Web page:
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The Draining of the Fens: Projectors, Popular Politics, and State Building in Early Modern England (Johns Hopkins Studies in the History of Technology)
Eric H. Ash
Progress: 81/416 pages
Martin Luther: His Road to Reformation 1483-1521
Martin Brecht
Progress: 236/543 pages
Realistically I shouldn't, but . . .
Realistically I shouldn't, but . . .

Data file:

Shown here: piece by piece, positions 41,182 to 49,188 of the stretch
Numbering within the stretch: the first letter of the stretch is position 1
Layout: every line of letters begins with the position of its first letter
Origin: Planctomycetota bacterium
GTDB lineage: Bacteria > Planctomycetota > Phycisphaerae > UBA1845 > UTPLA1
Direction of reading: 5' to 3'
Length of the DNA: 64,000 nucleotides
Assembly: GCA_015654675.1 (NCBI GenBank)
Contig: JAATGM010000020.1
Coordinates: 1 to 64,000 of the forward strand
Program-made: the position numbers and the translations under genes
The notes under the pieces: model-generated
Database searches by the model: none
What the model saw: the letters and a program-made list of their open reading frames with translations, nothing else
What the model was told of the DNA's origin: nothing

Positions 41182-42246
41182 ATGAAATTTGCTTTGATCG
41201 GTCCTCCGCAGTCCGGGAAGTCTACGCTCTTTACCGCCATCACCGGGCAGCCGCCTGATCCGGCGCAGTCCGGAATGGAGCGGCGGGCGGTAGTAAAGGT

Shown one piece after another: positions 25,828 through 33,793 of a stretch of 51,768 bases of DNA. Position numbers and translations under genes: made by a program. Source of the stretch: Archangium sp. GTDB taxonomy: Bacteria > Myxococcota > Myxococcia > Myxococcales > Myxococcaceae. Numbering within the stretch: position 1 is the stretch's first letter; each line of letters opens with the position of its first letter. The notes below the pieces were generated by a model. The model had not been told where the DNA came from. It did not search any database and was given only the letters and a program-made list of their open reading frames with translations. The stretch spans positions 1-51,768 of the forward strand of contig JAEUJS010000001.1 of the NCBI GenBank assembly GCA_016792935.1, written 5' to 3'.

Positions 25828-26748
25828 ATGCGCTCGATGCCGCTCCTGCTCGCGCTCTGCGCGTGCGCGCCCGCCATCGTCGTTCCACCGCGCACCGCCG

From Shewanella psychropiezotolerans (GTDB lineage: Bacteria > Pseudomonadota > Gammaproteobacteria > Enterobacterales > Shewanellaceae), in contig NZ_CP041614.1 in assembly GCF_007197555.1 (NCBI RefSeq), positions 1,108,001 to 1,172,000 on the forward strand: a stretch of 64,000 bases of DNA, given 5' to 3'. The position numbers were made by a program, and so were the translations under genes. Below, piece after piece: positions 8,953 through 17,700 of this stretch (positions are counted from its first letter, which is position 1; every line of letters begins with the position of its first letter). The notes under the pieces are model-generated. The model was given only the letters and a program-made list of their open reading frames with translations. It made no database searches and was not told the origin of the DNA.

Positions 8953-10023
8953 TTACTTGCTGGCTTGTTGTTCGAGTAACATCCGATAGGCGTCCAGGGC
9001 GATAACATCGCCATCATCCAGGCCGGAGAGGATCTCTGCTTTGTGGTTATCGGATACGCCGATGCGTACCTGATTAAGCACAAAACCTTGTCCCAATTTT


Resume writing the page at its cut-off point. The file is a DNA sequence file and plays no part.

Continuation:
Last week my school's library was running a book sale. They used to run it every year in December, but things were disrupted by a library reconstruction that seemed as though it would never end. When the great day arrived they were able to return to their new, far spiffier digs, and pull out the books they had accumulated over that time. Like most such sales, there was an eclectic collection of books going for low prices. For the first two days it was $2 for a hardcover, $1 for soft, and I picked up a few finds. For the final day it was "a buck a bag" time, so I swooped in and scooped up some bargains that I thought I might be able to resell in my excursions to local used bookstores. Among the books I grabbed during my second visit were these three volumes, which have been singing their siren call ever since. I've read excerpts from The Story of the Stone and it's a book that I know I would benefit from reading at some point (especially given that I'm likely to be teaching more Asian history in the future), but then that can be said for a lot fo books that I own. And therein lies my problem: my TBR list is so long that I just can't see myself getting to these three(!) volumes at any time that would justify adding them to my shelves that are just bursting with unread books. And yet they look so great. What's a bibliophile to do?